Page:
Week of March 26

Faith Is Lived One Day at a Time

Read: Joshua 12-14; 1 Corinthians 7
“And Moses swore on that day, saying,
‘Surely the land on which your foot has trodden
shall be an inheritance for you and your children forever,
because you have wholly followed the Lord my God.’”
Joshua 14:9, ESV


Watchman Nee once said, “The Christian journey, from start to finish, is a journey of faith.” Our culture often glorifies human fearlessness, but God’s people know that His faithfulness provides the lasting victory. Children’s Sunday School stories often provide for us the remarkable account of Caleb the octogenarian dynamo (14:6-14). He stood at life’s end reaching ever onward and upward to claim his inheritance in Canaan. Joshua records the event, and rightfully so, but the main hero in the story is the God who made the land possible! His example challenges us to build our lives on God’s faithfulness. Let’s examine this idea more carefully today.

The Meaning of the Text

The historical context
The background to our focal passage is about Israel’s continuing journey to possess the land of Canaan under Joshua’s leadership (see 14:1-19:51). The specific region is the territory to the west of the Jordan River that was divided among the other nine and one-half tribes (14:2). The spotlight in this devotional is upon the two men who had originally been faithful spies forty years previously—Joshua and Caleb. These two men had been the only ones who had believed that Canaan could be conquered with God’s help (cf. Numbers 13:1-14:38). As a result, these were the only two men among those spies, and the nation, to enter into the Promised Land.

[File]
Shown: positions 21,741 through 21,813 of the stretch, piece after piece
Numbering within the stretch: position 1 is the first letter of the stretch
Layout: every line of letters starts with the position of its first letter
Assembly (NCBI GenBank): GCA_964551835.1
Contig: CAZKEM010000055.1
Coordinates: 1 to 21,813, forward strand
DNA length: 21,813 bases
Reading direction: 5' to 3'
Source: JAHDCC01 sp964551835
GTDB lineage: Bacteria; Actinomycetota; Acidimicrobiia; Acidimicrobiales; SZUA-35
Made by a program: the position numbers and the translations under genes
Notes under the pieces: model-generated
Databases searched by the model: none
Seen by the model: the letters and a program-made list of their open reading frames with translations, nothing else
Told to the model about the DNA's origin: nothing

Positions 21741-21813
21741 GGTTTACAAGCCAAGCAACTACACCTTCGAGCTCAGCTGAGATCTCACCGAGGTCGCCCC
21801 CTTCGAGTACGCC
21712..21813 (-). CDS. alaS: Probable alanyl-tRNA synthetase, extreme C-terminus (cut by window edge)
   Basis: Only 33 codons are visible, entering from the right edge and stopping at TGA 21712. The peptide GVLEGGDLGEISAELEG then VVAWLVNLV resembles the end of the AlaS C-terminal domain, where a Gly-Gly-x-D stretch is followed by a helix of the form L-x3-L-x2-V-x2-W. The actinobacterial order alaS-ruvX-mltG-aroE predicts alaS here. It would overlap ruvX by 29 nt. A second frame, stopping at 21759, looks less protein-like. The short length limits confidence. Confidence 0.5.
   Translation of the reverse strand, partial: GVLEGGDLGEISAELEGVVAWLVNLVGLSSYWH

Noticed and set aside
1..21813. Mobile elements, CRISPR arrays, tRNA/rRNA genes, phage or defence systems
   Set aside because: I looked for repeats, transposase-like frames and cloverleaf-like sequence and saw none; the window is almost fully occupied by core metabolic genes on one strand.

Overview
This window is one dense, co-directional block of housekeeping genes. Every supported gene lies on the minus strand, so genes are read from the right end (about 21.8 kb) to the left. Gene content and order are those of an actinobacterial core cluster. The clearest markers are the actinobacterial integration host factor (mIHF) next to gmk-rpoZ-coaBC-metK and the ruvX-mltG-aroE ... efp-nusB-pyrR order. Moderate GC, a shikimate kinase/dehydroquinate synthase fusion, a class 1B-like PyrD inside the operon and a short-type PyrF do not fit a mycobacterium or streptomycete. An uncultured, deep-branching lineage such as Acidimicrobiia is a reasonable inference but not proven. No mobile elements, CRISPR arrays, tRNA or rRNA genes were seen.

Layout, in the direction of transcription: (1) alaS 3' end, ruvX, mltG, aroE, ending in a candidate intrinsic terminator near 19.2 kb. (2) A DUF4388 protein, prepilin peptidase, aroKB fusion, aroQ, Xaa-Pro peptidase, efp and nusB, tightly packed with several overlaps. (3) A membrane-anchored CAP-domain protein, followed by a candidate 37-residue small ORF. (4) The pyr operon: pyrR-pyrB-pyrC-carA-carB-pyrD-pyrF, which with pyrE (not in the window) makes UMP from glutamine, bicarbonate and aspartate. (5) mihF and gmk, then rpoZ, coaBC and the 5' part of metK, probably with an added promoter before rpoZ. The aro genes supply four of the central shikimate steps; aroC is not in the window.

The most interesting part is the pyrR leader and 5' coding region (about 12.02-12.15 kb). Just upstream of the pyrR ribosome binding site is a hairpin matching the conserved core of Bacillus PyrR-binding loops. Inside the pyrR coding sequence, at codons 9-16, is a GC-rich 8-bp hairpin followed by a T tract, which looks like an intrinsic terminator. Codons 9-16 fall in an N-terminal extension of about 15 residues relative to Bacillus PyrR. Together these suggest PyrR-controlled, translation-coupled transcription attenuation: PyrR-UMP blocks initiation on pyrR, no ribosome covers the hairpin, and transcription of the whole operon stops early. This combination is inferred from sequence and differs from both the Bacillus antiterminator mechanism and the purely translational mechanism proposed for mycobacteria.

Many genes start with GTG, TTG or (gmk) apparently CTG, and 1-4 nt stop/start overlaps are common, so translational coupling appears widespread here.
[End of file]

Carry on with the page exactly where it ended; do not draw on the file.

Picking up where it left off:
An exemplar of faith
Our story picks up in verse 6 where some of the men of the tribe of Judah, including Caleb, approach Joshua (cf. Numbers 13:6). Caleb’s name means “faithful,” and he has demonstrated lifelong dedication to God. He recounts to Joshua what the Lord had said about himself and Joshua after they had returned from spying out the land (cf. Numbers 14:30). They had brought back an encouraging report, so God promised that Caleb would have some of the land (Numbers 14:24). Caleb stood there that day to claim the promise. He was claiming what God had pledged to be his. Caleb’s life story tickles my curiosity.
The ingredients of a faithful life
Wholly faithful to God. What type of promise carries a man forward in faith through forty grueling years of wandering and waiting plus five additional years of hardship during the conquest? We should all know that he and Joshua alone had been faithful while the other spies had been faithless. Those two men saw and believed the Lord and their hearts soared while the other ten spies saw their opponents and their “hearts melted” (14:7-8).
David Howard sees the irony in those words because the Canaanites reacted in similar fashion—as God had predicted they would—when Israel began taking possession of the land (Joshua 2:9, 11, 24; 5:1; NAC). Again, what type of promise had captivated his entire being (cf. 14:8, “wholly followed”)? It was not a promise alone that possessed Caleb. Caleb bore witness to the promise, and this man becomes an archetypal man of faith whom God blesses!
Trusting God. The promise of God was important, but it was about so much more—it was about a Person! Moses had sworn to Caleb, which Caleb states to Joshua (cf. Numbers 14:24; esp. Deuteronomy 1:36, & here at 14:9). Caleb was simply stating a fact, but the point was as much about a testimony as it was about a deed to a patch of land.